The Fighting Irish Canucks - The American Spectator | USA News and Politics
The Fighting Irish Canucks

Re: Mark Hyman’s So Sioux Me:

The nickname “Fighting Irish” for Notre Dame was originally intended as an insult. Apparently, a Chicago newspaper in the early 1900s complained that the team “fought like a bunch of Irish.” So Notre Dame adopted the name, which is the way to defuse an insult.

What about the “Ragin’ Cajuns” of SW Louisiana? And the Boston Celtics or the Gaels of Iona? Or the Montreal Canadiens or the Vancouver Canucks? Or the “Flying Dutchmen” of Hofstra? Does anyone remember the Atlanta Crackers of the AA Southern League?

There is an interesting history behind the University of Massachusetts nickname. Originally it was the “Redmen,” but this was dropped as an insulting to Native Americans. UMass came up with a better nickname, the “Minutemen.” The same group protested that this was glorifying white men. It’s all about political correctness.
— Mike Lion
P.S. When Stanford dropped its original name “Indians'” there was a student poll for a replacement. The winning entry was the “Robber Barons,” but the authorities disallowed it.

“… the National Collegiate Athletic Association announced a complete ban on hosting post-season competition by 18 colleges that were using Indian mascots, logos or nicknames.”

Somebody tell Notre Dame that this ban applies only to Indian mascots, logos and nicknames. The Fighting Irish of NDU could establish their bowl-eligibility on the field. Let’s toss Charlie into the St. Joe River and hope that he’s a freshwater tuna. (The Maccabees of Yeshiva can also relax.)

But as I carefully re-read the edict, I see that the ban would only forbid schools from hosting post-season competitions. Banning these teams from post-season competition would mean lost revenue to the NCAA. Can’t have that.

As for the Fighting Sioux of UND, they could follow the Dartmouth PMS 349 Green. How about the PMS Suzies, or PMS Sues, or simpler yet, the PMS Sue. Johnny Cash did the fight song. Colloquialisms like “Bitch’n Sue” or “Fighting Sue” might develop. Spartans, Trojans, Raiders and Mountaineers would all be intimidated, but fur would fly when the Fighting Sue met the Cougars or the Beavers.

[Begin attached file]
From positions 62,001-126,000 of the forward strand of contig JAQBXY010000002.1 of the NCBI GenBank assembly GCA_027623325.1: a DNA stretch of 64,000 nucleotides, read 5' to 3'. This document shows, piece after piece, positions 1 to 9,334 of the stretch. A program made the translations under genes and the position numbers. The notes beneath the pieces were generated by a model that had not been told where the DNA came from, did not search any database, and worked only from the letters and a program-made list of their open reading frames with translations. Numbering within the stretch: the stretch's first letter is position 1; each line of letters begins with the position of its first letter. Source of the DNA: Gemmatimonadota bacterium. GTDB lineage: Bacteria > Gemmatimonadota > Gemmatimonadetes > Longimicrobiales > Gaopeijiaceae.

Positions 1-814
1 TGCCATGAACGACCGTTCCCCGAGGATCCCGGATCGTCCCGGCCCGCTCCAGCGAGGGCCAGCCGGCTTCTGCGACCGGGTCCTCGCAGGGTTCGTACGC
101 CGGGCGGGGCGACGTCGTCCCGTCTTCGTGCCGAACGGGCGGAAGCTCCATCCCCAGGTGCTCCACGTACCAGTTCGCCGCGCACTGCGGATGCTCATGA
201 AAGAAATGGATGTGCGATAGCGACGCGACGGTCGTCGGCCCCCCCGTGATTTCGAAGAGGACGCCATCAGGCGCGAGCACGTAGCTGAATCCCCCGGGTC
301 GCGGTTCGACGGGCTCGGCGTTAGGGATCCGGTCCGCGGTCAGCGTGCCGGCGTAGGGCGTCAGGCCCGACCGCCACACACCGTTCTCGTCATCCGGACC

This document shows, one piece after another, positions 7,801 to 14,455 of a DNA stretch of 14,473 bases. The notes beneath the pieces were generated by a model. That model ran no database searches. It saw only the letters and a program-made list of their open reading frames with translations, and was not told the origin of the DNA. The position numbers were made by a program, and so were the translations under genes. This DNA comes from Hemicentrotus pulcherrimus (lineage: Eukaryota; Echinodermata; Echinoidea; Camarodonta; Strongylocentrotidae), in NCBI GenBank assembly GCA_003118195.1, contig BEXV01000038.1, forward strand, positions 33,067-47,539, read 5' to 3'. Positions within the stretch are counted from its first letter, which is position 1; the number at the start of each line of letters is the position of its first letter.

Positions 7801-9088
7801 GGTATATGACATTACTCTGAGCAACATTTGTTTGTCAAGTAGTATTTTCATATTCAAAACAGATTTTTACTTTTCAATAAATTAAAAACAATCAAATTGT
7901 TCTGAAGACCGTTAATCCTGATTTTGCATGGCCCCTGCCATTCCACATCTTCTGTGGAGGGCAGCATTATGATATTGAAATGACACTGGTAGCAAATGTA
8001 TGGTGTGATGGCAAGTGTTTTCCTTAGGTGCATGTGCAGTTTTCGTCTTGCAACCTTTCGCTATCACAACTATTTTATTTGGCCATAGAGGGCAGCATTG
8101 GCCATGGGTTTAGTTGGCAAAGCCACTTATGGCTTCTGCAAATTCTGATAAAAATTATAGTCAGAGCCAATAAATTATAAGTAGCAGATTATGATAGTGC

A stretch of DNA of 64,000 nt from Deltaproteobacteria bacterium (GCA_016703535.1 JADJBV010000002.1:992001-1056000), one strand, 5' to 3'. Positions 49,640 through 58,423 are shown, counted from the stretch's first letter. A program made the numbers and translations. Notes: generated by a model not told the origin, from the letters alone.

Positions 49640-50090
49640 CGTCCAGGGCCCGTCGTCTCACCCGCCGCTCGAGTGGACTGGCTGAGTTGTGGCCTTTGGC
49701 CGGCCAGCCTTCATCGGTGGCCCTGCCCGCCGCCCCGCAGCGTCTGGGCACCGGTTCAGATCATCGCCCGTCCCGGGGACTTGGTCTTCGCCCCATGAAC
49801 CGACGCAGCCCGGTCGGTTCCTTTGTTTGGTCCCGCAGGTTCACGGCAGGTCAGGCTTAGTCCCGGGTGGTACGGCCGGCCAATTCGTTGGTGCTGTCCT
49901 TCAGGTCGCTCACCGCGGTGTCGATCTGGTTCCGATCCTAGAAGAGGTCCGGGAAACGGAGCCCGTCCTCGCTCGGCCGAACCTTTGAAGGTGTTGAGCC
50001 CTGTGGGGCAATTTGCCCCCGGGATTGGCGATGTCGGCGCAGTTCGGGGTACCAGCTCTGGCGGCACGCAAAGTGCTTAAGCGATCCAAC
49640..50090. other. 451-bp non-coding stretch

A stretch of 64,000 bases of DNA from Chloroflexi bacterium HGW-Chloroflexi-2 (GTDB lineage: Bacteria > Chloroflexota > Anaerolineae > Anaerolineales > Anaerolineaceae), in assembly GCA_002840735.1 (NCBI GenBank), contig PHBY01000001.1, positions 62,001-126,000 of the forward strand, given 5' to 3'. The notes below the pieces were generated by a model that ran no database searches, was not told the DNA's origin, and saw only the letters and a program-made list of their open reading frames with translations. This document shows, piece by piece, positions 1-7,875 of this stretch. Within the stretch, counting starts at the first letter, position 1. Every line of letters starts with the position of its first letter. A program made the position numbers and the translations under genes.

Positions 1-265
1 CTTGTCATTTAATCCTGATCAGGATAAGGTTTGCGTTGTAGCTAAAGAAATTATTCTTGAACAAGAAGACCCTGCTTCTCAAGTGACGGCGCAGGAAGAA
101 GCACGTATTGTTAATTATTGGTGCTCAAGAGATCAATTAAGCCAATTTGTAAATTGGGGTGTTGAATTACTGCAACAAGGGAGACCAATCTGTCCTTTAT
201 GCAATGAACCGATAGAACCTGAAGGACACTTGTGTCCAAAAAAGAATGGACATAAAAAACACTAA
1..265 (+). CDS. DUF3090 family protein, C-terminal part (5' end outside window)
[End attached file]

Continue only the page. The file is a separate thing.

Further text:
Dan Martin
Pittsburgh, Pennsylvania

Re: F. Vincent Vernuccio & Bruce McElvein’s The UAW’s Shell Game:

There are many things that are not being addressed in this “new deal” for autoworkers. One, the union Stewards and Committeemen are still being paid 12 or more hours a day, 7 days a week to sit in the union office while the workers barely get their 40 hours per week pay and the company whines about not having the money to fix the existing equipment or have enough people to do the jobs safely and correctly.

It seems that if we ALL must take a hit, then even the union officials should cut their hours back a bit too! We are limited to 40 or less as workers. We still have the “union elite” and the “management elite” sucking up all the money! Sad, but maybe the Big 3 are doomed to fail and that is the ballgame!

The middle class was built in America on manufacturing and now that is almost totally gone. And the saddest thing of all…so is that feeling of satisfaction that comes from a “good day’s work.” This country was built on “an honest days work for an honest days pay,” and contrary to popular belief, I don’t know ANYONE that doesn’t WANT to work and MAKE SOMETHING. People like to go home tired and with a feeling of accomplishment. I go home every day knowing that I worked hard and BUILT something RIGHT!

How did we lose sight of the fact that jobs are so important to our country, our families and our own self worth? I am so sick of hearing people (mainly politicians and corporate guys) say that Americans do not want to do manufacturing work anymore. That is such B.S.!! For many, it is the best, most fulfilling, keep you out of the system work there is! Not everyone can be doctors or lawyers, we need EVERYONE to make our world work.

Sorry to rant and ramble, but I don’t see a happy ending for this country if we continue down this path to a country of total idleness or underpaid workers…
— Susan Perry
32 year Chrysler worker who still enjoys “earning my pay”!

Re: Larry Thornberry’s No More Mr. Nice Charlie:

With respect to “No More Mr. Nice Charlie,” going negative will only give Rubio the name recognition he currently lacks. That will give Mr. Rubio greater opportunity to highlight Crist’s unfortunate endorsement of the Obama / Democrat stimulus program. I, for one, look forward to it.
— Mike Shevach

Sarasota, Florida

Re: Mark Hyman’s Bureaucrats With Badges:

Great message — sad but all too true. The real catch-22 here is that people elect idiotic bureaucrats to think FOR them, and are then too afraid to think for themselves even after they realize that the rules of their elected “leaders” are a load of hogwash. As Mark Hyman states, “[the next four higher levels of supervisors] agreed the rules were absurd but none of them wanted to take the bold step of making an exception.”

Fear of responsibility is a huge problem today. People are scared to death today to think for themselves or to make a decision on their own — that might actually entail responsibility, something which we handed over to our elected leaders years ago when a majority of voters told them that they’d rather be taken care of like children than have a government focused on actually leading them as a group of responsible, thinking adults.
— Capt. Kielly

Re: Christopher Orlet’s The Girl Who Cried Racism

Aren’t you guilty of the same bias that you accuse the MSM of possessing? “White ‘supremacist’ groups ‘slithering’ into town to spread their hateful propaganda” versus “minority ‘activists’ flew in…[merely] to further heighten tensions”.